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Work / Sponsored Content

The Book of Everyone: customisation isn’t simply slapping a name on a mug

The Book of Everyone is a company that allows you to entirely customise a book for a loved one. Its technology allows you to create unique and meaningful books, combining specific data and information about your subject with beautiful imagery from a wide list of designers and illustrators. Here, writer Janel Torkington takes us through the ideas, technology and meaning of The Book of Everyone.

I remember when I was a little kid, none of the custom keychains ever had my sorta-weird name on them, and feeling unfairly left out. Then getting a bit older and thinking my name was so much cooler for not being on a mass-produced keychain.

A truly personal gift has to be something that you’ve put a little bit of your heart into, which most often means making it by hand. For those of us who still have trouble holding scissors correctly, this can be challenging to the point just buying an Amazon gift card instead.

So it’s a bit of an odd thing to purchase something personalised, especially as a gift for someone else. It might say their name on it or sport their gemstone, but in the end everyone knows that it came from a mile-high stack of identical twins. Just slapping someone’s name on a mug isn’t enough to make someone feel cherished.

Anything available pre-made in a shop is going to be limited in this way. And really, anything that isn’t open to significant input from the giver is an equally “closed” gift. It’s impossible for any third-party to make anything truly personalised to someone they don’t know, so personalisation businesses try and push people into one of several categories in order to make us fit into ready-made products (“for the sports fan,” “for the movie lover,” etc).

But we think people are much more complex than that. We try to bridge the gap between resigning yourself to just picking up a generic gift at the store and the sheer intimidation of the blank page. We have to make something that’s compelling “out of the box,” but also open enough so that people who want to spend significant time feel they can make it theirs from cover to cover.

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To accomplish that, there are pages that use the person’s date of birth to calculate biological information about them, like how many years of their life they’ve spent dreaming. There are pages of cultural goodies, both historical and nostalgic, from the day they were born. That makes the book immediately evocative of the world a particular person was born into.

One of the wonderful things about creativity is that, no matter how sharp the machines get, there’s always going to be a human that’s better at it. I recently heard about LifeBooks, where a couple guys come interview you for 100+ hours, then ghostwrite an autobiography for you. It’s quite cool, and not cheap.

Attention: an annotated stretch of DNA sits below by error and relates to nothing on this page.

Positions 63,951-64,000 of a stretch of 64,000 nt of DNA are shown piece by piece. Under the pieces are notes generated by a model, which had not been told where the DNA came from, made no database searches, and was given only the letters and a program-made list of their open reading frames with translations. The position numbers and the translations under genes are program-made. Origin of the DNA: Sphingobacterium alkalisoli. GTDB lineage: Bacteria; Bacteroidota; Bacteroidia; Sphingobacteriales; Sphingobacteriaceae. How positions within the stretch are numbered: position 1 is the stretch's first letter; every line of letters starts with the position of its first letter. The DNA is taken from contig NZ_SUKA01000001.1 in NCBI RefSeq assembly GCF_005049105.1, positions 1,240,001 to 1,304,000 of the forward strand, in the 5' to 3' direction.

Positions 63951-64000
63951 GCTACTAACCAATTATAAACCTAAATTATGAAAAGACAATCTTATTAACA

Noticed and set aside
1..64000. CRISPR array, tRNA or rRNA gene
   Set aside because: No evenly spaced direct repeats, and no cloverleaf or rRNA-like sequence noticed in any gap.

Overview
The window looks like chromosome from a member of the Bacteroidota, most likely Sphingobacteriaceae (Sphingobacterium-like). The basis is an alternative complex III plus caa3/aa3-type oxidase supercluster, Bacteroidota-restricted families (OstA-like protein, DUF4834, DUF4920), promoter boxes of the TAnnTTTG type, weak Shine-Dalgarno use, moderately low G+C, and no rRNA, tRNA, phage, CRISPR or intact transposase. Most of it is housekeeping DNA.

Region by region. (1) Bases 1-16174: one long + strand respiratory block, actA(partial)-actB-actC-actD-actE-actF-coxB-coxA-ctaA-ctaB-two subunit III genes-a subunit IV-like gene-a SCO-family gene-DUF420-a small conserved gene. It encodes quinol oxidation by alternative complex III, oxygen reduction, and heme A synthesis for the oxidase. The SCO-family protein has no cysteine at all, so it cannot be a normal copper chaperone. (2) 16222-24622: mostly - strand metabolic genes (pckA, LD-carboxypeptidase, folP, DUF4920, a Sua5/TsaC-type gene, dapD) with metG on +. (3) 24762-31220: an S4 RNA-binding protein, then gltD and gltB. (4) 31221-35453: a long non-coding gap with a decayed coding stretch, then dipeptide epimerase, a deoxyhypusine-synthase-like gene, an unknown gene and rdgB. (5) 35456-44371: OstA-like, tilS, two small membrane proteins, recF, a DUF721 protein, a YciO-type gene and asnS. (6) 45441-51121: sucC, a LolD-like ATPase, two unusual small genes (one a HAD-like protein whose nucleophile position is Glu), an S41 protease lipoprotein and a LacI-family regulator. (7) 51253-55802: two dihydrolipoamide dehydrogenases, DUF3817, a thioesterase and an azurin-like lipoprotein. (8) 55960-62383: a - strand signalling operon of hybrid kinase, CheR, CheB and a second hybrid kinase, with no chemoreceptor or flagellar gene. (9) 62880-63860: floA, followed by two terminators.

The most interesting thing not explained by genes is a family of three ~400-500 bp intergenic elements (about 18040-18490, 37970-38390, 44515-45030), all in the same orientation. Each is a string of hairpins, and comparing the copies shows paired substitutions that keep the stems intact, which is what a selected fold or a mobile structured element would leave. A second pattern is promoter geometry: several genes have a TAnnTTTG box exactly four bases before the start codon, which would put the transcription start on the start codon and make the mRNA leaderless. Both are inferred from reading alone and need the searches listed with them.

We’re not that. We use massive databases and some slick tech to quickly generate an evocative, nostalgic look into the world a person was born into. Then we open it up to the irreplaceable human touch: your choices, messages, memories, and photos.

You can think of the books like vehicles for people’s emotions. They’re high-powered from the start, but it’s what you put into them yourself that makes them really special.

Good design fuelled by cutting-edge tech should be something that anyone can play with to make it their own. Because tech isn’t something futuristic that only weirdos in white lab coats use. Likewise, design isn’t something that only esoteric artsy types in wireframe glasses bother with.

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We want everyone to be able to make something beautiful and meaningful for the people they love. That means making it affordable for many people, yet nice enough to be a coffee table keepsake for years to come. It has to be easy enough for your mom to use, yet original enough for you to talk to your friends about.

A really common thing that people tell us is that “it made me look great – no one knows that you guys did all the work, really!” That’s the ticket.

The three founders have years of experience working in ad agencies, so they know full well what clients can be like (“Make the logo bigger!” – “Put the text on the left” – “Can it be a little more… you know… viral ?”). So they took exactly the opposite approach.

They worked with artists and designers whose work they already loved (here’s just a few names: Vladimir Stankovic, Bruno Veloso, Jag Nagra, Ian Stevenson, Supermundane, Kyle Platts, Jean Jullien, Sac Magique, Nous Vous, Karen Klink, Damien Poulain, Jimmy Turrell, Matt Abiss). And they gave them the most minimal of briefs: “We love what you do. Do what you do.”

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Customisation presents particular design challenges. For example, it means that people can enter names ranging from “Jo” to “Christopher,” so the layouts have to be flexible enough to work with that. On pages that calculate numbers (like the years you’ve spent dreaming or the litres of tears of joy you’ve cried), illustrated lettering has to jive with computer-generated fonts.

Then there are some pages where customisation entirely drives the design. We worked with data designer Tiffany Farrant-Gonzalez on my favourite page, which combines your name, birthdate, and gender to generate a totally unique symbol just for you.

It’s a process where design has to work hand-in-hand with tech to stretch what’s possible into what’s beautiful.

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